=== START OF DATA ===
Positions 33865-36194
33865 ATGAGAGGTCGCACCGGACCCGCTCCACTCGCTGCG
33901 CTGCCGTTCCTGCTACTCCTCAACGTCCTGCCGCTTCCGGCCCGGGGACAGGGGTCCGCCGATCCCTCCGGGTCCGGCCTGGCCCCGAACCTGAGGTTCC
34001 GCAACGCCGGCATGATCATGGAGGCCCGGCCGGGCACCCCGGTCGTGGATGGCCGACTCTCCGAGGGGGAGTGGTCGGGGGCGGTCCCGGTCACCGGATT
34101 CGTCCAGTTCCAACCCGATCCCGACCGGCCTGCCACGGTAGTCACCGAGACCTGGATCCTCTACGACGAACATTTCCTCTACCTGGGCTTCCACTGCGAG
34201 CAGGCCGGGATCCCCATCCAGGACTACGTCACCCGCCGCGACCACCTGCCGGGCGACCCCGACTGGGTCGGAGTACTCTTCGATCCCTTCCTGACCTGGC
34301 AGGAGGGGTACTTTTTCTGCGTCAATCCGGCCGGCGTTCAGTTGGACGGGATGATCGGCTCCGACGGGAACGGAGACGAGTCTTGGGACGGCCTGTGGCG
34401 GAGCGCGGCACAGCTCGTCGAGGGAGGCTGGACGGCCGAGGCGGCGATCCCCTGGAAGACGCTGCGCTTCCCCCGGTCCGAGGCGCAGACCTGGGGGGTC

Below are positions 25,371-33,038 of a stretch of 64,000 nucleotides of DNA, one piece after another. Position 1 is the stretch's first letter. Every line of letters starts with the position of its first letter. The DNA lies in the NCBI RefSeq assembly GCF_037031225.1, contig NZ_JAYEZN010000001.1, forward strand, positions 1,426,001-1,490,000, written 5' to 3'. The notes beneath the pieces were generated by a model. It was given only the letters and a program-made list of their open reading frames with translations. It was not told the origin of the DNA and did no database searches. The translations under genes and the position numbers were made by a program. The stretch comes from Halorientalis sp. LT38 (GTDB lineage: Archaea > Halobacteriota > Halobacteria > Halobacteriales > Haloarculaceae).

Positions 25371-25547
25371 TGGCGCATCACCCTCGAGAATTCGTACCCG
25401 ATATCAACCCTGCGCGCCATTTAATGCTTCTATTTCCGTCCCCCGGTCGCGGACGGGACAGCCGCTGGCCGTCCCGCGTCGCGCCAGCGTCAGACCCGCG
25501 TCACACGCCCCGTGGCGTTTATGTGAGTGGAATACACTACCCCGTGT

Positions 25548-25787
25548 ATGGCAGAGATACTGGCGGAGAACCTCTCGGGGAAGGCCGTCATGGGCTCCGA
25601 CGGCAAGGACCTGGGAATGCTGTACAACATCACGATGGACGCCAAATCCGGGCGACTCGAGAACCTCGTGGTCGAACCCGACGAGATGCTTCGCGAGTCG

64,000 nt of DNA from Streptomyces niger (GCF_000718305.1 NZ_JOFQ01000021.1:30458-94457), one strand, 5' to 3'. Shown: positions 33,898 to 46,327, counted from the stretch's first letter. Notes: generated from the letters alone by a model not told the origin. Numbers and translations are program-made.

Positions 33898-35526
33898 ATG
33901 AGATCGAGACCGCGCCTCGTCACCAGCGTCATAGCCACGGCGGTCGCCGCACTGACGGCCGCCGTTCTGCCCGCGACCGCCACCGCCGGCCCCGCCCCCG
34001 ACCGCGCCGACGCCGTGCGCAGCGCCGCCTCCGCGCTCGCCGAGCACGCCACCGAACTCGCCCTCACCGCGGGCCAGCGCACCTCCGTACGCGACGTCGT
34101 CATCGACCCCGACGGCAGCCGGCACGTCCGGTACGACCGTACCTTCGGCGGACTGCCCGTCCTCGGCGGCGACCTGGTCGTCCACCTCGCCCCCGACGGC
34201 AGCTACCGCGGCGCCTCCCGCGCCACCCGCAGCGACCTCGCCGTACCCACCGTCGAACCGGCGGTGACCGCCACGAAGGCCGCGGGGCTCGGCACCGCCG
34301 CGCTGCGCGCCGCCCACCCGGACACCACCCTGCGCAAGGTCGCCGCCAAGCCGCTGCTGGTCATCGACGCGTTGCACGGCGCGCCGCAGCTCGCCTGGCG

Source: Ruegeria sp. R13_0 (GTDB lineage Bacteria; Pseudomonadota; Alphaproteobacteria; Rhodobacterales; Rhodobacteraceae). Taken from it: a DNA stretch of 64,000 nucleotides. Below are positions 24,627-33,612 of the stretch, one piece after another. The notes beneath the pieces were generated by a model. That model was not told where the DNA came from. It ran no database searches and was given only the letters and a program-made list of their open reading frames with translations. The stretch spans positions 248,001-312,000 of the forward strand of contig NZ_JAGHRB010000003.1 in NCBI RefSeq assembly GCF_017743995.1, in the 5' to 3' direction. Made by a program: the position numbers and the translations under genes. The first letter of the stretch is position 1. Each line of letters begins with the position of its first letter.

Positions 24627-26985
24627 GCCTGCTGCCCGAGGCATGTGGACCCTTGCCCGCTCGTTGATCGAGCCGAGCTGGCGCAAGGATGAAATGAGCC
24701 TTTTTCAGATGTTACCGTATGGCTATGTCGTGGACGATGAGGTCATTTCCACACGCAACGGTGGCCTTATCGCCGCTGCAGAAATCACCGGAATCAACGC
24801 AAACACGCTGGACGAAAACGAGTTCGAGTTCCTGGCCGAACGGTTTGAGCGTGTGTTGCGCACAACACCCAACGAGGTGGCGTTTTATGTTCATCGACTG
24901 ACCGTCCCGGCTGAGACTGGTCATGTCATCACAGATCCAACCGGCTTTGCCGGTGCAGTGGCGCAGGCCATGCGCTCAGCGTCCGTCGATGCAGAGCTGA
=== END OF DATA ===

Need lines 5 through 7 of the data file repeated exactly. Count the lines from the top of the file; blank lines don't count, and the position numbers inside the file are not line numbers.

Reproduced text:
34101 CGTCCAGTTCCAACCCGATCCCGACCGGCCTGCCACGGTAGTCACCGAGACCTGGATCCTCTACGACGAACATTTCCTCTACCTGGGCTTCCACTGCGAG
34201 CAGGCCGGGATCCCCATCCAGGACTACGTCACCCGCCGCGACCACCTGCCGGGCGACCCCGACTGGGTCGGAGTACTCTTCGATCCCTTCCTGACCTGGC
34301 AGGAGGGGTACTTTTTCTGCGTCAATCCGGCCGGCGTTCAGTTGGACGGGATGATCGGCTCCGACGGGAACGGAGACGAGTCTTGGGACGGCCTGTGGCG